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Choreographer Ralph Escamillan pairs ephemerality of dance with a recyclable paper costume in Croquis

Croquis
Ralph Escamillan will perform Croquis at Dancing on the Edge. Photo by David Cooper.

Canadian Philippine choreographer Ralph Escamillan recognizes that dance is an ephemeral art form. But its temporary nature usually isn’t reflected in the costumes, which are used again and again, depending on the production run. So, the artistic director of FakeKnot decided to create a solo, Croquis, in which his garment is as transitory as the show itself.

His costume in Croquis is made entirely of packing paper. As he performs in this outfit, it becomes ripped and torn. Then, he remakes it for the next show.

“There’s no glue; there’s no staples; there’s no tape,” Escamillan tells Pancouver over Zoom. “It’s all paper.”

Even the cording that holds this flowing costume together is made of packing paper. Escamillan plans to perform Croquis at Dancing on the Edge on Tuesday (June 18) and Wednesday (June 19).

“Basically, I wind paper to make thread that I sew through the garment,” he explains. “In itself, it’s a fully recyclable object.”

Escamillan draws on his varied background in street dance, contemporary dance, and flamenco in bringing Croquis to life on-stage. In effect, he parallels ephemerality of dance with the costume.

“Even how I experiment with performing in the garment kind of shifts every day,” Escamillan continues. “So, it’s more like an improvised structure.”

Croquis
Ralph Escamillan’s artistic practice focuses a great deal of attention on textiles. Photo by David Cooper.

Croquis offers up surprises

Croquis is a French term to describe a rough draft or sketch of an article of clothing. He points out that the paper garment adds to the sonic landscape of the show.

“We all know what paper sounds like,” Escamillan says. “To have it sound for the duration of the work is also a nice little thing that has come from the research of the show.”

According to Escamillan, it adds an ASMR feel, which complements the metronome beat. In fact, he considers the garment as his dance partner because it requires so much listening on his part.

There have been a few surprises when he’s performed Croquis in the past. Escamillan recalls how he kept dancing last year in the paper garment through a heavy rainfall in Prince Edward County in Ontario. In another performance, the paper transformed into the shape of a bata de cola, which is a large flamenco skirt.

On another occasion, the wind blew the paper garment off the stage, closing the show.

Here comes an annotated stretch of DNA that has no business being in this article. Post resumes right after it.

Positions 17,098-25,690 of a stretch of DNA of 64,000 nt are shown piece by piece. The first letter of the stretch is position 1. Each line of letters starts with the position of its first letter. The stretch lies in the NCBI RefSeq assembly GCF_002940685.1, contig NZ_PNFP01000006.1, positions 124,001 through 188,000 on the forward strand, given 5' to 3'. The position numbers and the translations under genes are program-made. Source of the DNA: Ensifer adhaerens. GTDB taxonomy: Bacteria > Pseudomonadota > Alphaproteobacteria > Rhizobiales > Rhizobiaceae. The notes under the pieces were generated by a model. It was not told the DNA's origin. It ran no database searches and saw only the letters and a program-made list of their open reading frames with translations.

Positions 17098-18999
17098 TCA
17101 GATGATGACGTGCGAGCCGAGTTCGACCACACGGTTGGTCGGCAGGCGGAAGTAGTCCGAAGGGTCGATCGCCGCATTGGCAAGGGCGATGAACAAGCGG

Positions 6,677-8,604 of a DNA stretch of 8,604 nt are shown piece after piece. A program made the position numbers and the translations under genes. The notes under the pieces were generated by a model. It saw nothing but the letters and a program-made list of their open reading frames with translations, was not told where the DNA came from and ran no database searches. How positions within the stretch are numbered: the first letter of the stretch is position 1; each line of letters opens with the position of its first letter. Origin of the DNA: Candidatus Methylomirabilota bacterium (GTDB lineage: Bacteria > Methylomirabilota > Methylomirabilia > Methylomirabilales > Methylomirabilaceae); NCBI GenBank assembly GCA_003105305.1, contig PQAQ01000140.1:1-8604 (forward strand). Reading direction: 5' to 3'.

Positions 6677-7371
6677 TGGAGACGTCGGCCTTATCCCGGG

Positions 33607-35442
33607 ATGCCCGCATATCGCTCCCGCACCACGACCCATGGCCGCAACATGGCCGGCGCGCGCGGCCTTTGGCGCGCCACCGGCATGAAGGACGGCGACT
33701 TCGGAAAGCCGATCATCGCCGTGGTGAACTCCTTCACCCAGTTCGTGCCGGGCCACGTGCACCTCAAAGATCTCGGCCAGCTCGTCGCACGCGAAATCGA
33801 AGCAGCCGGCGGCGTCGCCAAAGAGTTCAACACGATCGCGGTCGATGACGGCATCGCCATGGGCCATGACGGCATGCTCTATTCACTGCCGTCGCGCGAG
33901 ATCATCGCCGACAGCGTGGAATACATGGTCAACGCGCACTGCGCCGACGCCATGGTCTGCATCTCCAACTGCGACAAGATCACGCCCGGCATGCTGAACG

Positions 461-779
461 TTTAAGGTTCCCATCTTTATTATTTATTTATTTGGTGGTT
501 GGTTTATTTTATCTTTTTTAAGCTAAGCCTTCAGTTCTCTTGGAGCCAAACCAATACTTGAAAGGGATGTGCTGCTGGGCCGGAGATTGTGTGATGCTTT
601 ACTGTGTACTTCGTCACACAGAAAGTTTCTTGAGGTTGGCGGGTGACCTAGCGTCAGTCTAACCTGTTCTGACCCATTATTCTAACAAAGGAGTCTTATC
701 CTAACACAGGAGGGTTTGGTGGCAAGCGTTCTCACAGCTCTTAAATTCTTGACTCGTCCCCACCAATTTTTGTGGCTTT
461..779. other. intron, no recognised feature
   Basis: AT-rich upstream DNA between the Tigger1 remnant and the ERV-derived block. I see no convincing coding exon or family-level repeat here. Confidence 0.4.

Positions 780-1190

“There’s this magic that happens when you live in the world of improvisation,” Escamillan states.

Croquis is an extension of Escamillan’s ongoing interest in using textiles as a central component of his artistic practice. This was on display in his highly acclaimed PIÑA, in which he featured a Philippine textile created from natural fibres from pineapple leaves. Not long after it premiered last year at SFU Woodward’s, Escamillan received the inaugural RBC Emerging Artist Award.

Croquis
Ralph Escamillan replaces his paper costume after every performance of Croquis. Photo by David Cooper.

Fascinated by the galleon trade

Since last year, he’s been mentored in dance creation by National Arts Centre dance producer emerita Cathy Levy. She’s helping Escamillan reach his goal of supporting other underrepresented artists like him so that they, too, can perform in major venues.

“That keeps me motivated,” Escamillan says. “I would like to think I’m a pretty humble person in my life. I think what keeps me humble and grounded is actually my ballroom community.”

Escamillan emphasizes that Philippine culture places a premium on esthetic value. So, it shouldn’t come as a huge surprise that Vancouver choreographers of Philippine ancestry, such as him and Alvin Tolentino, have played a leading role in making costuming a big part of their artistic practice.

The FakeKnot artistic director is already thinking about doing a piece in the future riffing off kusikas, which is a Philippine weaving practice. He’s also trying to learn Spanish as he advances in the world of flamenco dancing.

Photo by Ramon F. Valesquez.
This plaque in Manila commemorates the historic galleon trade. Photo by Ramon F. Valesquez.

Escamillan acknowledges that he feels a strong connection to Mexico because of the galleon trade. In colonial times from the 16th to 19th centuries, Spanish trading ships criss-crossed the Pacific Ocean from the Philippines to Mexico, bringing Asian goods in exchange for silver from Spanish-occupied North America.

As he delved into this subject, Escamillan learned that the pañuelo—a Philippine embroidered neck scarf—actually inspired the triangular manton. It’s the Spanish shawl used in flamenco dancing.

“There’s this whole connection—this literal triangle—of the Philippines, Mexico, and Spain through the galleon trade,” Escamillan says.

Dancing on the Edge will present FakeKnot’s Croquis at the Firehall Arts Centre Courtyard on Tuesday (June 18) and Wednesday (June 19). For tickets and more information, visit the Dancing on the Edge website. Follow Pancouver on Twitter @PancouverMedia and on Instagram @PancouverMedia.

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Charlie Smith

Pancouver editor Charlie Smith has worked as a Vancouver journalist in print, radio, and television for more than three decades.

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We would like to acknowledge that we are gathered on the traditional and unceded territories of the Coast Salish peoples of the xʷməθkwəy̓əm (Musqueam), Skwxwú7mesh (Squamish), and Səl̓ílwətaɬ (Tsleil-Waututh) Nations. With this acknowledgement, we thank the Indigenous peoples who still live on and care for this land.